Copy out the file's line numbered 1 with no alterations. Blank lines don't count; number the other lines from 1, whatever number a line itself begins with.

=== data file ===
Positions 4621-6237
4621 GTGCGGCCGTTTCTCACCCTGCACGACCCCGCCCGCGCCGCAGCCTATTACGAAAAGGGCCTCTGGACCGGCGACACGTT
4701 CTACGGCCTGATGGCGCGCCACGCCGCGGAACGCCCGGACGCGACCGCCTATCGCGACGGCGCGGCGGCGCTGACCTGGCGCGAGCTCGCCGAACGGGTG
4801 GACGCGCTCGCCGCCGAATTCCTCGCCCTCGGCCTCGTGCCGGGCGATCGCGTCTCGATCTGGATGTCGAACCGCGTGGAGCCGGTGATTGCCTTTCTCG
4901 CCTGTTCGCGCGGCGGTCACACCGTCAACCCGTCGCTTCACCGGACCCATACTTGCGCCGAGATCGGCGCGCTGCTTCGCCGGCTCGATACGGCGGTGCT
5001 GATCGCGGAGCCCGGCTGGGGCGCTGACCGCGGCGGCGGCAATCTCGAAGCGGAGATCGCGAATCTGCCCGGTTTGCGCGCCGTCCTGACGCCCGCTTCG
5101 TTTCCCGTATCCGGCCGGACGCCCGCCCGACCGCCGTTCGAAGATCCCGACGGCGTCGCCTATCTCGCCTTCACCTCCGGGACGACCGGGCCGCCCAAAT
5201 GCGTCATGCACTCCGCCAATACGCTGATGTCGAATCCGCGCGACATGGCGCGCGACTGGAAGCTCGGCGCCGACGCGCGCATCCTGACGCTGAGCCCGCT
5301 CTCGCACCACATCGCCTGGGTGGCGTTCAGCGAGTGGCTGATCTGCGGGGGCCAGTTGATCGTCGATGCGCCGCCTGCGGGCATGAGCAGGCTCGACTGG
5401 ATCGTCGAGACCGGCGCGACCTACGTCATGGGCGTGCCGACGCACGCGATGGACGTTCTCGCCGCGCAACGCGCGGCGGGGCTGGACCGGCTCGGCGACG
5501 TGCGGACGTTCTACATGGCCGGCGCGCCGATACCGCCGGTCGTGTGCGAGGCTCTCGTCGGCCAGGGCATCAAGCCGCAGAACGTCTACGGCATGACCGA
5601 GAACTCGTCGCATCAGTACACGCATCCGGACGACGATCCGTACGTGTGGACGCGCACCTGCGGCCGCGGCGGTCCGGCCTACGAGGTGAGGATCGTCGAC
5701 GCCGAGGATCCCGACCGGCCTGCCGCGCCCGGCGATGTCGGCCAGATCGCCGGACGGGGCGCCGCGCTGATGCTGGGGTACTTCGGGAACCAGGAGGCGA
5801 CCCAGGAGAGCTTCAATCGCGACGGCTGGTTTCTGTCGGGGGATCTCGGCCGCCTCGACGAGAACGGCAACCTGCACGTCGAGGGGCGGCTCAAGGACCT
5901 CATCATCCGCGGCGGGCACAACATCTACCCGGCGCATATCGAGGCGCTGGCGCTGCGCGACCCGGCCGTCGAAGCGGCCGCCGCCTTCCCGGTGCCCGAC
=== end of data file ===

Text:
Positions 4621-6237